God is the Lord of time.

In Revelation Jesus presents His eternity, God's eternity, in relation to our salvation. The point is that we are never to lose hope because God rules time and that nothing, can prevent His bringing salvation to His people.

For example, in Revelation 1:4 the phrase, 'who is, who was, and who is to come' is combined with 'grace and peace'. John wrote,

"Grace and peace to you
from him who is, and who was,
and who is to come,
and from the seven spirits before his throne."

The truth is that He who rules time will always have grace and peace for us. His grace and peace to us will never cease. Nothing can prevent it from coming to us.

In 1:8 the expression in our text is combined with Jesus' saying that He is the

"Alpha and the Omega".

And in 1:17-18 Jesus said to John,

"I am the First and the Last.
I am the Living One; I was dead,
and behold I am alive for ever and ever!
And I hold the keys of death and Hades."

The expressions Alpha and Omega and First and Last are merisms. For example, if you want to indicated that you searched everywhere you'd say that you searched 'high and low'. When Moses wanted us to know that God created the whole universe, he said that God created 'the heavens and the earth'. G. K. Beale writes, (Revelation, p. 199)

"These merisms express God's control of all history, especially by bringing it to an end in salvation and judgment… The God who transcends time guides the entire course of history because he stands as sovereign over its beginning and its end."

Again, God's eternity is tied to our salvation, to grace coming to us. Jesus declares that He is alive for over and ever and that He holds the keys of death and Hades. No one can stop Him from saving His people, because He holds those keys. He ever lives to make sure that we are saved. Right after that in Revelation 1:19 Jesus said to John,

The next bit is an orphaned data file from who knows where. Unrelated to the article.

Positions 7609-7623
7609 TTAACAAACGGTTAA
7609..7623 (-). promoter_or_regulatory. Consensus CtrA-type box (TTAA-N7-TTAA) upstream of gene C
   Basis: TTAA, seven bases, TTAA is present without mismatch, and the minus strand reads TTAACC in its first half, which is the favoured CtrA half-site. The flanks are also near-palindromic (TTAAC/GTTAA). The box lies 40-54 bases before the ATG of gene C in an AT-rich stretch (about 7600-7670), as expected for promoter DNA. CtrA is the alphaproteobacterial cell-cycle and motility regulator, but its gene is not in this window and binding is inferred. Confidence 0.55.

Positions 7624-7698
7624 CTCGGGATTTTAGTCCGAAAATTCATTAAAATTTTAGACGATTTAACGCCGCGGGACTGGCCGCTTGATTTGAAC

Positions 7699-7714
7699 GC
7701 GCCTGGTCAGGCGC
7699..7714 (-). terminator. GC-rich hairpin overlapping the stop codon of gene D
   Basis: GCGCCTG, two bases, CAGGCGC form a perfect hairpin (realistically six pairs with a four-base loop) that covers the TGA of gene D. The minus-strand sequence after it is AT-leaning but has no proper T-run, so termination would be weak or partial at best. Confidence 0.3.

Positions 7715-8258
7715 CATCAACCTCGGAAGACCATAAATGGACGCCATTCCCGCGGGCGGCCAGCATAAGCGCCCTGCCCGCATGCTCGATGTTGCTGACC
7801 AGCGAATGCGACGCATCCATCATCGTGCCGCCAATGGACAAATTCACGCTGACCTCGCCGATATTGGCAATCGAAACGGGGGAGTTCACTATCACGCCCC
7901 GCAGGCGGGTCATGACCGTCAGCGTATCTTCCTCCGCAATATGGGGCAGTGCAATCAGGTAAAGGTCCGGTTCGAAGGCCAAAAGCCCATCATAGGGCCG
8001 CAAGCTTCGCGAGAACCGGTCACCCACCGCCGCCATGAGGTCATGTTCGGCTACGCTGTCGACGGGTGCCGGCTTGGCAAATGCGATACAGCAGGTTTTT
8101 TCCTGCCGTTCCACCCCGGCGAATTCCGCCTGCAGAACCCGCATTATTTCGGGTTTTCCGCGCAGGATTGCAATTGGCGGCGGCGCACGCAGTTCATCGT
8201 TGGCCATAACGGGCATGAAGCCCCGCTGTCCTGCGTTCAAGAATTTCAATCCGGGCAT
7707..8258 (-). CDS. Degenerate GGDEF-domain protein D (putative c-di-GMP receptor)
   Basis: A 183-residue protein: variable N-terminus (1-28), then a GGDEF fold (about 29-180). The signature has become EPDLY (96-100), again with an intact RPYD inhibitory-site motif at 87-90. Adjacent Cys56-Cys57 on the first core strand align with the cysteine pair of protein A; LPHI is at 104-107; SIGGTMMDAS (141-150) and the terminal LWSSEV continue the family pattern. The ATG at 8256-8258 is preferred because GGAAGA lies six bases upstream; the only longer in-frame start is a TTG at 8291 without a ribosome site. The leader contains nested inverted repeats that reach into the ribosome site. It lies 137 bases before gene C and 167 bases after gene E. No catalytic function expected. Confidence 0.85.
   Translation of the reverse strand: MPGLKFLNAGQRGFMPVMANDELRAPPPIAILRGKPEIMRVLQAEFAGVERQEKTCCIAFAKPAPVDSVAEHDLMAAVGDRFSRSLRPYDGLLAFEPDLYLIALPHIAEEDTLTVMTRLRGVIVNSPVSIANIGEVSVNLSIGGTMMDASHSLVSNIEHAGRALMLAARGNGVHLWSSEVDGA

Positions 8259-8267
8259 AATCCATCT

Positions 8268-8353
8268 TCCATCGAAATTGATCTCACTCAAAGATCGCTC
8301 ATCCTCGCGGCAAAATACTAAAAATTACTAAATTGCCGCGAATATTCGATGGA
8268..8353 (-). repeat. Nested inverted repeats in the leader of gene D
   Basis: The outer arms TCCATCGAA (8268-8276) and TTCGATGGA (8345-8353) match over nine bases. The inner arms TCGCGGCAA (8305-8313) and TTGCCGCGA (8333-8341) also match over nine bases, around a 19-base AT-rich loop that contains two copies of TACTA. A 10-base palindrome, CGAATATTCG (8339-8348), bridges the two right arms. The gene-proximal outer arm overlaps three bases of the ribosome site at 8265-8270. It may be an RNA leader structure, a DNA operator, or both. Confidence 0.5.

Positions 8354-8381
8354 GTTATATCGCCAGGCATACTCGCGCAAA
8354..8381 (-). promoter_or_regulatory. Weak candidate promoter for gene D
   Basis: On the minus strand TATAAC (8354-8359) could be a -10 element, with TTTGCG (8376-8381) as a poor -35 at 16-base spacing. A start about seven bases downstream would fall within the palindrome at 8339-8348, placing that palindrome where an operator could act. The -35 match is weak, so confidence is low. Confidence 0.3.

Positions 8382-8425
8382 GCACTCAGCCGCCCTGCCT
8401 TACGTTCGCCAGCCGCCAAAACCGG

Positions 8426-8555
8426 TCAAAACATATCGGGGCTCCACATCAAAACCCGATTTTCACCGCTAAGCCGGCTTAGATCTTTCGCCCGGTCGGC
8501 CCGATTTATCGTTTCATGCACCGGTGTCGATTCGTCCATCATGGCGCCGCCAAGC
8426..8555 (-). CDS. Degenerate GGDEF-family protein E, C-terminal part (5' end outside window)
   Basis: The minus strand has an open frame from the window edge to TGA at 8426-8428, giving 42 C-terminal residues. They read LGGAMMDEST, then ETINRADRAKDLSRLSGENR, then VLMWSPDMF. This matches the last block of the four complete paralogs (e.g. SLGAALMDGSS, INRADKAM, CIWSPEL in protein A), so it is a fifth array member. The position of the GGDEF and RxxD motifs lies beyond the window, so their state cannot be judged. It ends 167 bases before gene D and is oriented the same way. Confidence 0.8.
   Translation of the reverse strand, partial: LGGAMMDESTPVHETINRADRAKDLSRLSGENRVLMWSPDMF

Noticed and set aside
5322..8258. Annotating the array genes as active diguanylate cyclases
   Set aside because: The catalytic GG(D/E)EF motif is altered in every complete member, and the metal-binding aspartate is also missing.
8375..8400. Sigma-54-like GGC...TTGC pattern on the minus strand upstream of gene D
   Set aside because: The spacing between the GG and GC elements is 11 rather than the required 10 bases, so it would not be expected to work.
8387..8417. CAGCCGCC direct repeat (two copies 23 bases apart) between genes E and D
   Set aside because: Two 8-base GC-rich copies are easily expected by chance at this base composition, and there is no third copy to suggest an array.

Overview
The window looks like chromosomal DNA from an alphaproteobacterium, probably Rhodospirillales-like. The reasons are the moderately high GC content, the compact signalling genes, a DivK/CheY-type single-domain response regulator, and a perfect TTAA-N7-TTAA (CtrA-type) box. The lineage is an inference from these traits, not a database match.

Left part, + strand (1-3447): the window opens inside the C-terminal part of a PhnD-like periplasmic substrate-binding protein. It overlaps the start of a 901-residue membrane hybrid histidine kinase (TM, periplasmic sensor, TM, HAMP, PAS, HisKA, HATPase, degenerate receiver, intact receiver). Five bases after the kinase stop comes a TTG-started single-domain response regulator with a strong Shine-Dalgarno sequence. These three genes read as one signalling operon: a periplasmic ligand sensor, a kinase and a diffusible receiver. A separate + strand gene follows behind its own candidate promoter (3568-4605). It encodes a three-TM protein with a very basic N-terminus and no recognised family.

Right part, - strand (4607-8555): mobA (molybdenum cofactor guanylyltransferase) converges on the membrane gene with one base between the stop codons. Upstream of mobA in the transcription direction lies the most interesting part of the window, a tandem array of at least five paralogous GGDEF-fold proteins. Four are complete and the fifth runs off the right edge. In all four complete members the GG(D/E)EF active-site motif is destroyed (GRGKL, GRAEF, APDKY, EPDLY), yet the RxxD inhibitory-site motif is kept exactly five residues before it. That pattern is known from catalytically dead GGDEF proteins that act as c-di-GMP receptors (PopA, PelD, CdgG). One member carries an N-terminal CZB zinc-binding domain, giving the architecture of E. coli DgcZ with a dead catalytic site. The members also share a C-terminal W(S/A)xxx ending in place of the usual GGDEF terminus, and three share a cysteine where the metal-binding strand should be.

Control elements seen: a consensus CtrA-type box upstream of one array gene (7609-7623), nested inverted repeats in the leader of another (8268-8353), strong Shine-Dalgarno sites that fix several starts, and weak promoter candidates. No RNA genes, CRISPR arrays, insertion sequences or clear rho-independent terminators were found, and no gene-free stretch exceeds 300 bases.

"Write, therefore,
what you have seen, what is now
and what will take place later."

Jesus shows that He is in control of history. He guides it. He rules it.

Another place that is parallel to our text is in Revelation 11:17. The twenty-four elders praise God with these words,

"We give thanks to you,
Lord God Almighty,
the One who is and who was,
because you have taken
your great power and have begun to reign."

They continue in verse 18 praising God for his judgment on the wicked and His rewarding His prophets and saints. Again, His eternity is tied to the salvation of His people and the judgment of their enemies.

In every one of these instances God we see that God is asserting His Lordship over time. Because He is the Lord of time He is able to give grace and peace. Because He is the first and last and has defeated death and is alive for ever and ever, He is able to save His people and give them eternal life. Because He is the One who is and who was—He has begun to reign and judge His enemies and save His people.

Putting all this together we conclude that God's relationship to time is not like ours. He is not boxed in by it. He is not limited by it. He is not thwarted by it. He is the Lord of time. (Frame, The Doctrine of God, p. 558) God rules. Time does not change Him. Time does not limit Him. Quite the contrary, time is merely an instrument in His hands. He is the One who was, and is, and is to come.

The way that some theologians express this is by saying that